While the aggregation of children with CP in families is uncommon accounting for less than 2% of cases, there is an estimated fivefold increase in the risk of recurrence in families with a child with CP [6]. In the mother of the first family, antithrombin III and protein S were found to be mildly low, while the Factor VIII, vonWillebrand antigen, and the anticardiolipin antibody were all elevated—all factors that may lead to a prothrombotic state. Notably, investigation of the children demonstrated no hereditary thrombophilias, and it was not until the mother suffered a hemorrhagic infarction that she was investigated. We hypothesize that all three children in the first family suffered in utero vascular events, possibly hemorrhagic infarction as was observed in the fifth pregnancy and in the mother. The presence of multiple prothrombotic factors in mom may have altered the fetoplacental circulation through the development of thrombi or intervillous hematomas (i.e., as was observed in the fifth pregnancy) leading to fetal complications. In all three children, asymmetric abnormalities were observed on MRI in keeping with the hypothesized vascular etiology [7] as well as variable combinations of ventriculomegaly, white matter hypoplasia, and periventricular leukomalacia. Vascular-mediated periventricular injury and selective vulnerability of oligodendroglia are a commonly reported mechanism in the preterm infant [8]. These same mechanisms may be responsible when ventriculomegaly is observed prenatally with static postnatal white matter hypoplasia [9]. Another possible explanation is an acquired maternal vasculitis resulting in hemorrhagic infarction, perhaps transmitted transplacentally to her progeny. However, no hereditable or autoimmune connective tissue disorders were identified in the family. The child of the fifth pregnancy died due to complications of complex congenital heart disease, and the cardiac malformation may also have contributed to the observed brain injury through the development of cardiac emboli or impaired fetal circulation. The surviving two children have exhibited a static encephalopathy over time, and imaging abnormalities have not progressed arguing against other disorders of hypomyelination or white matter hypoplasia [10].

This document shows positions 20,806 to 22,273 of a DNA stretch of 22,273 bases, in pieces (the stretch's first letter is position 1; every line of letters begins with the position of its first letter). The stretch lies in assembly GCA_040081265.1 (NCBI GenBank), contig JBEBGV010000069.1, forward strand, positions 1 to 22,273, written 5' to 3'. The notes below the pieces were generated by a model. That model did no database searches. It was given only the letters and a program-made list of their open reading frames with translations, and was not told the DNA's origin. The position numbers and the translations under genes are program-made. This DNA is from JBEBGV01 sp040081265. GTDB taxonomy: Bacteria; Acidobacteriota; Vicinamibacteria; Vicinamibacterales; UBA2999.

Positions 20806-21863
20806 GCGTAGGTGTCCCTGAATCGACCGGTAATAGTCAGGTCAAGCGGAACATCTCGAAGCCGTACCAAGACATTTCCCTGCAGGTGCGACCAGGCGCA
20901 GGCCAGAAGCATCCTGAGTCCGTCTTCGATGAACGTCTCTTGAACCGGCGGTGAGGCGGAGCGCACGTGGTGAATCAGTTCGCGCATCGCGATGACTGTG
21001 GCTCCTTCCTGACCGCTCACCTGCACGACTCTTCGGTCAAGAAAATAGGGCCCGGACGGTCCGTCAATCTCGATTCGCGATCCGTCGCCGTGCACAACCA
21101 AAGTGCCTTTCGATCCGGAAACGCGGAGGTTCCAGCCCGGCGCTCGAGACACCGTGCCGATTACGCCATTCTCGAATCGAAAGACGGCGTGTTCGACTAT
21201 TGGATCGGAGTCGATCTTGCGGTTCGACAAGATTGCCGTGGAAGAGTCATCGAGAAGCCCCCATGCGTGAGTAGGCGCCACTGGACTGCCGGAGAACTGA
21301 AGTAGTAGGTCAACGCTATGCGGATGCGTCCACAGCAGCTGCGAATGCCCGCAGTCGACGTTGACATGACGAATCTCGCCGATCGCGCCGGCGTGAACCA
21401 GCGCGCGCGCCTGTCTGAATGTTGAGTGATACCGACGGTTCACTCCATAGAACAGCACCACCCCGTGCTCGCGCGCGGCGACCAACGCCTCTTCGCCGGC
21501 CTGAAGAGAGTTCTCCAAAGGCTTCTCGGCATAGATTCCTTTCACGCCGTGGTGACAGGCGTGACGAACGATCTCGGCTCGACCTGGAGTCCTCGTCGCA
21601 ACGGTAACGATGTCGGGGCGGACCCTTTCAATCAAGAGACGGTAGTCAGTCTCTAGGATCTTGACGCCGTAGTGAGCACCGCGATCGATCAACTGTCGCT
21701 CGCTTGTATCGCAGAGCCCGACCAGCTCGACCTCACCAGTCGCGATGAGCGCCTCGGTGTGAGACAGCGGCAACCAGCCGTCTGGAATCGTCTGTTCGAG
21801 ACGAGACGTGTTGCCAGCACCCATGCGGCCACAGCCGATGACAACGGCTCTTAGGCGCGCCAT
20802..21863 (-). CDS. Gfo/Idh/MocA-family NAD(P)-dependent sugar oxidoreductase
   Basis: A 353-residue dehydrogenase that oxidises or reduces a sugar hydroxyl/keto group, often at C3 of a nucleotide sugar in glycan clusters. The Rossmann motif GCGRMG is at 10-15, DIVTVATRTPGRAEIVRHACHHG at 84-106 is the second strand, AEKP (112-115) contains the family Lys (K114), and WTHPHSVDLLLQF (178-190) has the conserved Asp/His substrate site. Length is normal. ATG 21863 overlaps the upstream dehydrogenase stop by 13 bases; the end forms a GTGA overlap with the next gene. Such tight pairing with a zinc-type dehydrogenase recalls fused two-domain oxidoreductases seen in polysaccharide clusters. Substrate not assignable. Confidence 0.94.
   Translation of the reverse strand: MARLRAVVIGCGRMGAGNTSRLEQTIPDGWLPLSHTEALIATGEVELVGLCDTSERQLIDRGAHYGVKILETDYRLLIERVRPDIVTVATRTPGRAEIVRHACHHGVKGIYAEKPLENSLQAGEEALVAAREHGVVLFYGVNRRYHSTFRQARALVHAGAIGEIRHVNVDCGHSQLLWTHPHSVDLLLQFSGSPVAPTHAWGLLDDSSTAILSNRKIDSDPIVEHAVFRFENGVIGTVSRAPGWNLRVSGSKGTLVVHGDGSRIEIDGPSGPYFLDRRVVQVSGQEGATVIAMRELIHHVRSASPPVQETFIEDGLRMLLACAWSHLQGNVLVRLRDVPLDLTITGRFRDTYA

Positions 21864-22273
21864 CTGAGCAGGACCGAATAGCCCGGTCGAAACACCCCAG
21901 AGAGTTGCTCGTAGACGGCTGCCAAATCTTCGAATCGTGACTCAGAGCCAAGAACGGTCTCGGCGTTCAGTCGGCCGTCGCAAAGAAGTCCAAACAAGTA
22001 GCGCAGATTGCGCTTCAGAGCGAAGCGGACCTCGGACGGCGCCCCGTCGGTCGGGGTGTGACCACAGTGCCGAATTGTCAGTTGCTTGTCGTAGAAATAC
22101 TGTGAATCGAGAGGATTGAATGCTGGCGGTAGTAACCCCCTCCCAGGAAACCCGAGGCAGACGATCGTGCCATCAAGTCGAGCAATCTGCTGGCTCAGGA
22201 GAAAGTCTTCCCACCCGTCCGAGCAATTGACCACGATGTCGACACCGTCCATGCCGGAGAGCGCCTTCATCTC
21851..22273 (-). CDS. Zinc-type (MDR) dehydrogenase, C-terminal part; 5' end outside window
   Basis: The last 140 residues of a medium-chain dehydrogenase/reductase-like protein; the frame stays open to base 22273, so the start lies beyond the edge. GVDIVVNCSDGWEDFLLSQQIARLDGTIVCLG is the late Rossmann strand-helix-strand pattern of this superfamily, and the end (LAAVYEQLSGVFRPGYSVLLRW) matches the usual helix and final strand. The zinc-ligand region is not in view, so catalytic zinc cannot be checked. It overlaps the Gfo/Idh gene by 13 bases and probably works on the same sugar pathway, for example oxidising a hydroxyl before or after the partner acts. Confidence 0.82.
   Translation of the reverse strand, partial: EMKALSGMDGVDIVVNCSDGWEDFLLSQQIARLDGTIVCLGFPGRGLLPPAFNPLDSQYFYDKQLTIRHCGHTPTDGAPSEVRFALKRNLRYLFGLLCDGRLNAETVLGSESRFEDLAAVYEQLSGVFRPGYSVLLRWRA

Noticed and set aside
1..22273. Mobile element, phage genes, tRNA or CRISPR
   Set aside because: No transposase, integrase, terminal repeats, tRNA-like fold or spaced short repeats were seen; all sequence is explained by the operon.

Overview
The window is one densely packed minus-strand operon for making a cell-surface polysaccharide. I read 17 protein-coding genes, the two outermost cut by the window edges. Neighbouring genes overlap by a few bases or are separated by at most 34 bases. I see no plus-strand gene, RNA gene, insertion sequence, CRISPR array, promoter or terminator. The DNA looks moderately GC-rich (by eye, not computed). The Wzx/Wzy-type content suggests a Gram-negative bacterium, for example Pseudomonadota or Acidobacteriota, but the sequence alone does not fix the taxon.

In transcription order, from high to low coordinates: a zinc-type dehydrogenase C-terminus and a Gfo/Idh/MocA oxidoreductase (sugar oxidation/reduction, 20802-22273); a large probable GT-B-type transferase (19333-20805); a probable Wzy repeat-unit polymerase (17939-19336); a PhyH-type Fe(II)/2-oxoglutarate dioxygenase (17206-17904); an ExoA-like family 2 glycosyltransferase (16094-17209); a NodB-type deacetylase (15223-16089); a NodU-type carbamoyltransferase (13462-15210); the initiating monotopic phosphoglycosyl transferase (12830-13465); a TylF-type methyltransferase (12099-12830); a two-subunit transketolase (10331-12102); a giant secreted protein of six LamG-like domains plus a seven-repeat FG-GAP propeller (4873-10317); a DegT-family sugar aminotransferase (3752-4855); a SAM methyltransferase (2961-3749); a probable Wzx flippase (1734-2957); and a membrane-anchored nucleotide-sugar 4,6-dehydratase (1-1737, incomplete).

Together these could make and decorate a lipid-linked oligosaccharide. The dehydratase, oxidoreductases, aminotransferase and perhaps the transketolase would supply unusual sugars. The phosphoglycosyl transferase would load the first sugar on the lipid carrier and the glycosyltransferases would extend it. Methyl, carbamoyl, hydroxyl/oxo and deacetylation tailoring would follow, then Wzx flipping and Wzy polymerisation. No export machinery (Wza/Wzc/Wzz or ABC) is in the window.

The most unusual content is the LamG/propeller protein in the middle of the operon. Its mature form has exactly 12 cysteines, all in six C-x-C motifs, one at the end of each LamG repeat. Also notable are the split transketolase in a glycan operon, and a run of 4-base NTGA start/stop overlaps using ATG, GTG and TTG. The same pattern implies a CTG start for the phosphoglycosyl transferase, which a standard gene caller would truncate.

In the second family, the mother developed a fever in both pregnancies—the first with an abscessed wisdom tooth at approximately 30 weeks gestation and the second with a urinary tract infection (gestation not documented). The neuroimaging findings in the first child demonstrated periventricular white matter involvement in keeping with an insult prior to 32 weeks gestation. The second child had cortical and white matter involvement in the distribution of the middle cerebral artery suggestive of a late gestation predominantly arterial vascular accident. In a population-based exploration of genetic susceptibility to CP, single nucleotide polymorphisms in genes associated with nitric oxide synthetase, endothelial protein C receptor precursor, and lymphotoxin α were associated with CP in term infants [11]. These genes are associated with the inflammatory response, coagulation, and function of the vascular endothelium. Polymorphisms of the interleukin-4 and interleukin-6 genes, which are components of the fetal inflammatory response, have also been implicated in the development of CP through increased susceptibility to infection [12, 13]. We hypothesize that the maternal infection, while benign and not directly infecting the fetus, may have triggered an inflammatory response which in the context of genetic susceptibility had less benign implications to the fetus. Moreover and similar to the first family, multiple potential risk factors for the development of CP were observed including maternal insulin-dependent diabetes and preeclampsia [14]. These multiple maternal factors may have converged in the second family significantly increasing the risk of subsequent pregnancies being complicated by an abnormal neurodevelopmental outcome. As with the first family, the children have not demonstrated any developmental regression or new neurological symptoms to suggest other neurodegenerative or neurometabolic disorders.